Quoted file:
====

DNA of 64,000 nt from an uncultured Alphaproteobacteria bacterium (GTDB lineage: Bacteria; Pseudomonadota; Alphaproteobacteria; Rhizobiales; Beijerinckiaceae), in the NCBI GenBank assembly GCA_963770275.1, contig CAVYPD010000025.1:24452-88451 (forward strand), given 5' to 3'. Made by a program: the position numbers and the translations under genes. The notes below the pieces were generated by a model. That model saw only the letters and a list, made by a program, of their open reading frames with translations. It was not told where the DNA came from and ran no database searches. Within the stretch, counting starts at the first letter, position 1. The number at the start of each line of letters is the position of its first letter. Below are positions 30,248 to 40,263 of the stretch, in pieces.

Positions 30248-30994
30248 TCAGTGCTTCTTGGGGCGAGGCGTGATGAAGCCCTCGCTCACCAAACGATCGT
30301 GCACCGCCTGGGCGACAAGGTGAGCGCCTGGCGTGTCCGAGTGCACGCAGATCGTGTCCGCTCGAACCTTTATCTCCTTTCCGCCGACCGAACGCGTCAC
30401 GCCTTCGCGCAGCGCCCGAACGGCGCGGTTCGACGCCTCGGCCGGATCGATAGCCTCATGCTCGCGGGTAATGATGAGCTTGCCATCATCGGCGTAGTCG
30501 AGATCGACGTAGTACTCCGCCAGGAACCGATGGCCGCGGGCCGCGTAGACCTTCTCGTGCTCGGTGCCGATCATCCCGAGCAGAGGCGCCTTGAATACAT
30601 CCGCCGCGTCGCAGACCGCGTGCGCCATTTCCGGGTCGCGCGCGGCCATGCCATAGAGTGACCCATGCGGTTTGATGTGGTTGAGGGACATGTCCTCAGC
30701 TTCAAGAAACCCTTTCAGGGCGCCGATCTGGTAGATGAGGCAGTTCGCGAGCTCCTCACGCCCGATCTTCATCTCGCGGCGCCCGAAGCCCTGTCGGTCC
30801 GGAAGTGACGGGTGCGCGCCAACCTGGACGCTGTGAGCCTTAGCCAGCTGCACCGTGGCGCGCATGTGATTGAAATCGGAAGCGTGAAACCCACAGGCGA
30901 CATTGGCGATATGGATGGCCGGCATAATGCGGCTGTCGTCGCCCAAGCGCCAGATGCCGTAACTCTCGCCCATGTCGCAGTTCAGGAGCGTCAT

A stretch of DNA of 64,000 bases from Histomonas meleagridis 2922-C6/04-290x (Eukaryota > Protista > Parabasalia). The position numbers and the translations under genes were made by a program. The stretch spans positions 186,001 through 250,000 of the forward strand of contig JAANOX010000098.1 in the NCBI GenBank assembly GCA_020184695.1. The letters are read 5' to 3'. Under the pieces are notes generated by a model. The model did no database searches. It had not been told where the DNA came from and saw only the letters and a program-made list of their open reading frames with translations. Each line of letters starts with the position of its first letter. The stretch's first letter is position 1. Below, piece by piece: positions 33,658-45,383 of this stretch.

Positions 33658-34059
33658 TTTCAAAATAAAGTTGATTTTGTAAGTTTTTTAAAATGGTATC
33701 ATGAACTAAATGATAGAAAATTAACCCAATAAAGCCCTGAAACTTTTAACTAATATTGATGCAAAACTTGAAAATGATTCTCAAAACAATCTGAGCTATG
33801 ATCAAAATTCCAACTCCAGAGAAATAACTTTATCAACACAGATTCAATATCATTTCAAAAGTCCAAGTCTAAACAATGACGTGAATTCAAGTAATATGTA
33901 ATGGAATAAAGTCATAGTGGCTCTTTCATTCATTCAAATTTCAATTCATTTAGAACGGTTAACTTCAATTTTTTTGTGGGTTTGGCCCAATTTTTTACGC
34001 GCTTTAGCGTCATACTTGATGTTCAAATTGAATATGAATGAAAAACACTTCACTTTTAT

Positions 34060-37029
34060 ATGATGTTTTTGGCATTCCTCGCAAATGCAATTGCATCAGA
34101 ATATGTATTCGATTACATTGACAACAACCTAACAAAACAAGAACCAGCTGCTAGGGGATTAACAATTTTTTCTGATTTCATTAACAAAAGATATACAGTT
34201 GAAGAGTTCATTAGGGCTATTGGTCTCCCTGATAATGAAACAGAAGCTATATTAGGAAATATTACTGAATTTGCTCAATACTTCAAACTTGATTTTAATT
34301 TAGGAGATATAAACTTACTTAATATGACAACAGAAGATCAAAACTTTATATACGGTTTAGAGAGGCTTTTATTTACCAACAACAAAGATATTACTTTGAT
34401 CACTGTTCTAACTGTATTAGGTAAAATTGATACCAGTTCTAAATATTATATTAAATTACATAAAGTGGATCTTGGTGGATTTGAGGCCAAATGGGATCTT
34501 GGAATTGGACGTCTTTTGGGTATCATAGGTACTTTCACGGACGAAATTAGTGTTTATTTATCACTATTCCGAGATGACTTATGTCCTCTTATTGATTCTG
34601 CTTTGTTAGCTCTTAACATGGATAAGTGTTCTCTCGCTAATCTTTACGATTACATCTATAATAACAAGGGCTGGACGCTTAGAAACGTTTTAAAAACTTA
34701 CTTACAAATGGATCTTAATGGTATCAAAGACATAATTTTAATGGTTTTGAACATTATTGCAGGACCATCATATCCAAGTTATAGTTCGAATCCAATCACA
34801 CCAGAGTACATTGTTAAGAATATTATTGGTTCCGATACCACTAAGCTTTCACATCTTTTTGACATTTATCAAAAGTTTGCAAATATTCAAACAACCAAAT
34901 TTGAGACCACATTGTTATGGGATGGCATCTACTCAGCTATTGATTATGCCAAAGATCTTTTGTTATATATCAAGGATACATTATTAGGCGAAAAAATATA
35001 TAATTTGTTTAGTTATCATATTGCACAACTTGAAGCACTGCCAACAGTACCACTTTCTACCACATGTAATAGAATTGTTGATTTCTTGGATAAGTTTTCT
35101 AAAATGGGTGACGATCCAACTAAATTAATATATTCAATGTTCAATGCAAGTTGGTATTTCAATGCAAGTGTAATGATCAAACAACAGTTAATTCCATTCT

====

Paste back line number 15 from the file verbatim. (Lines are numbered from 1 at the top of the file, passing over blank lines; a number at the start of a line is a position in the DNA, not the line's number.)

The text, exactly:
33801 ATCAAAATTCCAACTCCAGAGAAATAACTTTATCAACACAGATTCAATATCATTTCAAAAGTCCAAGTCTAAACAATGACGTGAATTCAAGTAATATGTA